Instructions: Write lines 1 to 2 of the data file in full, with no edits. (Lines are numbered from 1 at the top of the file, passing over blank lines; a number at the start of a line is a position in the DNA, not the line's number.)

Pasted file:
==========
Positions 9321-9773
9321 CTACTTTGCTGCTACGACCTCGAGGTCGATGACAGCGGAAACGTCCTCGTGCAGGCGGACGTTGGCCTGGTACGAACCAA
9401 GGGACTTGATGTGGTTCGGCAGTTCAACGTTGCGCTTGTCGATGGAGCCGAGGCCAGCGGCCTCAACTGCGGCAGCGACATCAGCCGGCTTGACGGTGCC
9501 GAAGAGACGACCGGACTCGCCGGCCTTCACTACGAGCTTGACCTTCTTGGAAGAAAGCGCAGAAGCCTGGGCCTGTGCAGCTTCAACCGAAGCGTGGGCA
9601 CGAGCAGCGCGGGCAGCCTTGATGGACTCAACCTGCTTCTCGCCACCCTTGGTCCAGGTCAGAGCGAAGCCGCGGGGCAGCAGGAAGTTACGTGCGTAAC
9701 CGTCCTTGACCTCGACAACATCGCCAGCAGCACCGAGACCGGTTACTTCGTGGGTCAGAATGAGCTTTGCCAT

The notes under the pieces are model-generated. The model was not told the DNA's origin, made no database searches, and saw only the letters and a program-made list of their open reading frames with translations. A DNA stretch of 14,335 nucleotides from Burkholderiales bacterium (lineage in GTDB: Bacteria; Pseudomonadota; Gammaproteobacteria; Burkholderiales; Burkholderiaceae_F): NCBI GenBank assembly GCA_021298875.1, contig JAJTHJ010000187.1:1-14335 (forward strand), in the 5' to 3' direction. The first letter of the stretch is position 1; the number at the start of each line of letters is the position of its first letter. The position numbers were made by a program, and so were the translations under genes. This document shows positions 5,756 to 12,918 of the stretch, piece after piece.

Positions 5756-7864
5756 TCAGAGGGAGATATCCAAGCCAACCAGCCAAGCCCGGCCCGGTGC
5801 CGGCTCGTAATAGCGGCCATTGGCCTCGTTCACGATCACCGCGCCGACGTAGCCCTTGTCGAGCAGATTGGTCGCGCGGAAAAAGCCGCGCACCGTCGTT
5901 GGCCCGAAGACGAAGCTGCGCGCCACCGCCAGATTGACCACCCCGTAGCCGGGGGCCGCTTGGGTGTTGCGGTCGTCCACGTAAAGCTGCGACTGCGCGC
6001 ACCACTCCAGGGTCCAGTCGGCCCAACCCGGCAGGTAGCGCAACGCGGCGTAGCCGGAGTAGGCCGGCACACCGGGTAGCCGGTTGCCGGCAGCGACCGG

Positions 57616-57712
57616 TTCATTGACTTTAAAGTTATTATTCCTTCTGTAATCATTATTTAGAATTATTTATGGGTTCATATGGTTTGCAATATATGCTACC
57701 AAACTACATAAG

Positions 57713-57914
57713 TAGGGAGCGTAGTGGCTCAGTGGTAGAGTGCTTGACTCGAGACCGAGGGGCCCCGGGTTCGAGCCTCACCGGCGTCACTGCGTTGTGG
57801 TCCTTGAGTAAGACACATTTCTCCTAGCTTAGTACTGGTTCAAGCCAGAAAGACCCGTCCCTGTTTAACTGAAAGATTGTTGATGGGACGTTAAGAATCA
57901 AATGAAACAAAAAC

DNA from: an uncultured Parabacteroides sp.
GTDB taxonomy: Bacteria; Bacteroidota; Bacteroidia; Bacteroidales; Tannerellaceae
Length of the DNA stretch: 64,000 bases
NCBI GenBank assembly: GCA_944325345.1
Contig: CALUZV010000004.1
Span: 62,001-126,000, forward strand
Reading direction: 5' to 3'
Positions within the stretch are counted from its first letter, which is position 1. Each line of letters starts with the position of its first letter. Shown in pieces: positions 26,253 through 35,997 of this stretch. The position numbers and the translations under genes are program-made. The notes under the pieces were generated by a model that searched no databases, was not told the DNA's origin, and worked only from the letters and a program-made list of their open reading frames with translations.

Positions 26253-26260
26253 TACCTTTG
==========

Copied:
Positions 9321-9773
9321 CTACTTTGCTGCTACGACCTCGAGGTCGATGACAGCGGAAACGTCCTCGTGCAGGCGGACGTTGGCCTGGTACGAACCAA